It’s likely that this rule will be the hardest of all. It may take years for you to learn to love them, but it’s necessary. It’s the only way they will cooperate with you. Even if you wrestle them down, if they don’t think that you value them as they are, they will fight you every moment your back is turned.
Rule 6) That said, sometimes you do have to wrestle them down. It’s hard to do this in a spirit of love, but try to think of yourself as the alpha in the little pack of needs in your head, and when members of your tribe act uppity, you knock them back down and make them show throat to you. You don’t hate them for it; you consider it part of the deal of being alpha. They’re testing your strength, to make sure that you are strong enough to be trustworthy. And once you have wrestled your monster down, and he obeys—if only temporarily—he is no longer your enemy. He is now your dependent, and you must hunt for him and feed him. Taking care of his needs is now your responsibility. You can decide which things he can have, and which are just not going to happen, period, but starving him is irresponsible behavior towards someone you want to trust you. He needs something to believe that you really value him.
Rule 7) When it comes time for negotiations, a starving monster will demand the Moon with ketchup on top. They are used to being denied, and they don’t really believe that they’re going to get fed this time—not after all the disappointments and denial and ignoring—so they come up with a truly ridiculous list of demands and claim that they won’t be satisfied with anything less. Don’t be fooled. Don’t give up hope and go away in disgust, no matter how tempting it might be. Start small. Give your inner Beast some little thing that they want, or a mild version thereof. Yes, they’ll want more, but you are the one in control. Give them as much as you can safely give them, then set the boundary. Over time, when they see that they are getting at least some of their needs fed, they will scale back on the demands. They’ll still want those out-of-reach things, but they won’t be constantly screaming for them. There are ways to compromise, but you have to make your way to the middle first.
Those are the Rules, this is the Game. In hunting for and feeding your inner Beast, you may find that one of the things he (or she) wants is a playmate, another Beast who will appreciate their Beastliness. This is where, for many of us, BDSM comes in. If you can find a Beast who wants to play the same game that your Beast likes, you can help to keep them happy. Building them a lovely pen is a good thing, because then they’re less likely to try escaping to the park down the street. Playmates are part of that.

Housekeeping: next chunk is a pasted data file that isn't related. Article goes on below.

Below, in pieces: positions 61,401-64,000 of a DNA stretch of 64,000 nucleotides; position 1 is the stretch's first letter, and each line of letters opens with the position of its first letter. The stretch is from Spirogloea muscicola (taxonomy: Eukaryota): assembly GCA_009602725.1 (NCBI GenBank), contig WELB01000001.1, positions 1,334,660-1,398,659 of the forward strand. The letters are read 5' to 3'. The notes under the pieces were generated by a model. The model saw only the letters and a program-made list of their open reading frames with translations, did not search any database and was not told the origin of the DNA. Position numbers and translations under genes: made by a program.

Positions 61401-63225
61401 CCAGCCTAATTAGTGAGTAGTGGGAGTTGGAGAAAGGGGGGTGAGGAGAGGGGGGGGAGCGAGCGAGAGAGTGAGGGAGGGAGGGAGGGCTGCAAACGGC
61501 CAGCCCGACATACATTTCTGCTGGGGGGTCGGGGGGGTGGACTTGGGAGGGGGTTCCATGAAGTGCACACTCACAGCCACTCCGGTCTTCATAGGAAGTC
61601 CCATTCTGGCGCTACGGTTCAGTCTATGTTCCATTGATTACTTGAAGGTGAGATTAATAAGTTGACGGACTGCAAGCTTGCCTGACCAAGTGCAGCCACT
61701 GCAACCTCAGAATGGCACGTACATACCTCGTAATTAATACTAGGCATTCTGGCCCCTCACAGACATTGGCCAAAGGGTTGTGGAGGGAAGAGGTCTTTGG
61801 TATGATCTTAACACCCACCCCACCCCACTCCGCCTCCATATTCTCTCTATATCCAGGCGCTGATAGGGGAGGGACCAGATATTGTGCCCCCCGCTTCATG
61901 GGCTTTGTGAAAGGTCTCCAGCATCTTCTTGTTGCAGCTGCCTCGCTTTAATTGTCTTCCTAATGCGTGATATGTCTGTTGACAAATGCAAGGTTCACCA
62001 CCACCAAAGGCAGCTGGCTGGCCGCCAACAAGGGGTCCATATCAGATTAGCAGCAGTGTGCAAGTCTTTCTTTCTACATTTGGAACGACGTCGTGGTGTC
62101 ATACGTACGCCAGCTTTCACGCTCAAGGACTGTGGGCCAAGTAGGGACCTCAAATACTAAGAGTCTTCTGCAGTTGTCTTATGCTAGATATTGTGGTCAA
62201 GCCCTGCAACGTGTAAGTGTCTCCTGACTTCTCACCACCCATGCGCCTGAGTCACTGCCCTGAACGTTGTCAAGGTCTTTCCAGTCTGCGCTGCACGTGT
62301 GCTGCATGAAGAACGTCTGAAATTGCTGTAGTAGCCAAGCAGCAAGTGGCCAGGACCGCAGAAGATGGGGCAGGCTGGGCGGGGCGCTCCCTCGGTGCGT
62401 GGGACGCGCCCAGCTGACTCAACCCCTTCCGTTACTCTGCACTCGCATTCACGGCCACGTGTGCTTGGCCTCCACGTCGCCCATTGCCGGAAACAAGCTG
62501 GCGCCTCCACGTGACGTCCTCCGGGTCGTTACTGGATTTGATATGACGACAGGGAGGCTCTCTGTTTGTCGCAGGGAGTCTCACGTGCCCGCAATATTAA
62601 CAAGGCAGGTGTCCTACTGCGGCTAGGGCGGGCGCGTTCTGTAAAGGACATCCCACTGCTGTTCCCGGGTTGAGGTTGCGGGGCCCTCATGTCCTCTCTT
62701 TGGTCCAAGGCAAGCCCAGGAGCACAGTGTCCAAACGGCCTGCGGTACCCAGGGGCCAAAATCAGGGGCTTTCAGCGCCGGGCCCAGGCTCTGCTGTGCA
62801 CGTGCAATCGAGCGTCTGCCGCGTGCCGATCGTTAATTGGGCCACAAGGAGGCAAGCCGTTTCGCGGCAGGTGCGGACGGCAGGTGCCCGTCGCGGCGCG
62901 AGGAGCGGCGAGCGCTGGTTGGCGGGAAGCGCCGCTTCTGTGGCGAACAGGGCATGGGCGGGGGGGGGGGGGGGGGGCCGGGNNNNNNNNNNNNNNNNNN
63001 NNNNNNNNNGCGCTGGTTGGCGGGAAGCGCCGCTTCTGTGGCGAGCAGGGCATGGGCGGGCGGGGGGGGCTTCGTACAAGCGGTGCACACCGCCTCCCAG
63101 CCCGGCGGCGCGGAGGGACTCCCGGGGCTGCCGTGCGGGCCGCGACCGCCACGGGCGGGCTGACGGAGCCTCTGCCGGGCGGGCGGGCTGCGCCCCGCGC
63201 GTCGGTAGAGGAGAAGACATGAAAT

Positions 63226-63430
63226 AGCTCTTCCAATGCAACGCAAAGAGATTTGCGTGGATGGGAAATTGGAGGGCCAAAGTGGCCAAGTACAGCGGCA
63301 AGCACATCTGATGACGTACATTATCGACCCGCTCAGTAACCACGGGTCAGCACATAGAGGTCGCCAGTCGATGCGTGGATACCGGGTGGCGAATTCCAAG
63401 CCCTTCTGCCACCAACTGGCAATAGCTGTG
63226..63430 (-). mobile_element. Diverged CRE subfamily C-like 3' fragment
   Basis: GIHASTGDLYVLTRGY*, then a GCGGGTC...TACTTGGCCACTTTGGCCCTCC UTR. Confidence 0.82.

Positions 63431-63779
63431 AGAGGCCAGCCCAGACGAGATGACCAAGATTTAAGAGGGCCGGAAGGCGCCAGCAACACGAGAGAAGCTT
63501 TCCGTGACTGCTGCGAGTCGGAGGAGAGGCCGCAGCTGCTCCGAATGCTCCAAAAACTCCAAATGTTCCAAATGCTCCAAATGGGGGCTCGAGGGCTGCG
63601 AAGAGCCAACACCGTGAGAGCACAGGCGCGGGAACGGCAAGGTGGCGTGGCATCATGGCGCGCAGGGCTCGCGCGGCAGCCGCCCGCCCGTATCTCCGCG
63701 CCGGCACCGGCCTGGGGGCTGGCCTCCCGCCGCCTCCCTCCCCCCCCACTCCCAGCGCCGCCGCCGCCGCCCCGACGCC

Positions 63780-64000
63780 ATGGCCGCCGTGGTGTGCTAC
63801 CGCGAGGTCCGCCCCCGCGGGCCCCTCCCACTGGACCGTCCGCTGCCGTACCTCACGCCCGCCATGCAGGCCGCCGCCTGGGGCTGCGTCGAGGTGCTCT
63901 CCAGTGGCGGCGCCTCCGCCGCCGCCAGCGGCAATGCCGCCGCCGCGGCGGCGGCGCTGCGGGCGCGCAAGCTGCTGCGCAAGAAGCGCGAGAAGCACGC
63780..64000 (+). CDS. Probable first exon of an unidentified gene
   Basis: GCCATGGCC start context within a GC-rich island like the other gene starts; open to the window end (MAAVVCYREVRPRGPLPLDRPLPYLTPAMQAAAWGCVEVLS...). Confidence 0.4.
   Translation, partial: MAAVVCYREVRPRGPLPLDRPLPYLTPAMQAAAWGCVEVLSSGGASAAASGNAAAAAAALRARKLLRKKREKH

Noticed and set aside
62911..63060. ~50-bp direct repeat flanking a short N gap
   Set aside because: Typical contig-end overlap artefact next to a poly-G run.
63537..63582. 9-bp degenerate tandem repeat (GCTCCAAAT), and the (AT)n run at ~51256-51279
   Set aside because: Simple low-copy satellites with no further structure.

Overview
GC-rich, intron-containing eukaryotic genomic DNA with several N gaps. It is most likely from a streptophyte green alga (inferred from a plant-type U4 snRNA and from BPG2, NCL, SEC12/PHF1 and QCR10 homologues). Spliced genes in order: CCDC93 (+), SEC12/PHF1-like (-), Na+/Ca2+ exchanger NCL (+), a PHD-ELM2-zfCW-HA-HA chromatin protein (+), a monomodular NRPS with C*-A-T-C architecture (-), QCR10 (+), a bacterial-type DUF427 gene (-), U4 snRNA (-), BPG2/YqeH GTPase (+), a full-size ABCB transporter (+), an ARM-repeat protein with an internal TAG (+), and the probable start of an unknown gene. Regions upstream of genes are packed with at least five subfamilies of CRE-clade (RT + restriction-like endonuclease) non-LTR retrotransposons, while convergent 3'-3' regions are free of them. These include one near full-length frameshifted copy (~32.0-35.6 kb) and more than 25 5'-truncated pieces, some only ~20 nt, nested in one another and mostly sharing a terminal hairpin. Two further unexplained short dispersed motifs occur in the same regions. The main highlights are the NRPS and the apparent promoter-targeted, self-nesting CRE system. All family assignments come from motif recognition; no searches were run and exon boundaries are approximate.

Implicit in this statement is the idea that someone else’s Beast may well be better able to unconditionally love and appreciate your Beast with more ease than you can. Of course, they don’t have to live with it every day, but it may be that seen through the eyes of someone a little more objective—or conversely, through eyes just as Beastly—might give it a little of the acceptance that it wants.
Another way in which we deal with the Beast through BDSM, besides just indulging it and giving it a short holiday, is through ritual catharsis. This can be particularly useful for dragging one’s reluctant psyche through the hard parts of Rules 5 and 6. If you are really too terrified to go down there yourself, it helps, sometimes, to set up a situation where you have the support of others in doing it. You might even need someone to ruthlessly drag you down there, kicking and screaming if necessary. You might need someone to play the part of your inner Beast, so that you can start by seeing what is valuable in them, the projected Beast, and eventually transfer it to yourself. You might need someone to play a role that brings out your inner Beast so strongly that you cannot deny or repress them, in a safe space so that you can be brought back to yourself again afterwards.
Be honest, though, if this is what you want. No play partner can adequately give you what you need if you’re not honest about it. It’s hard to say, “I need this,” knowing that you might be denied, and for some the denial seems so painful that they would rather go without than risk the rejection… but this is just the fear talking. If you ask the Universe to send you a safe place to work with the Beast, they might just oblige. However, if you don’t, it’s certain that they will send you on the Persephone ride there, which can feel like a rape.
Those of us who deal with the Darkness know this well: if you don’t deal with what lives in your basement, it will deal with you. The predator that you chain and starve then has only your mind to prey upon, and he will. He will. Believe it.
Time to go down there with a steak, OK?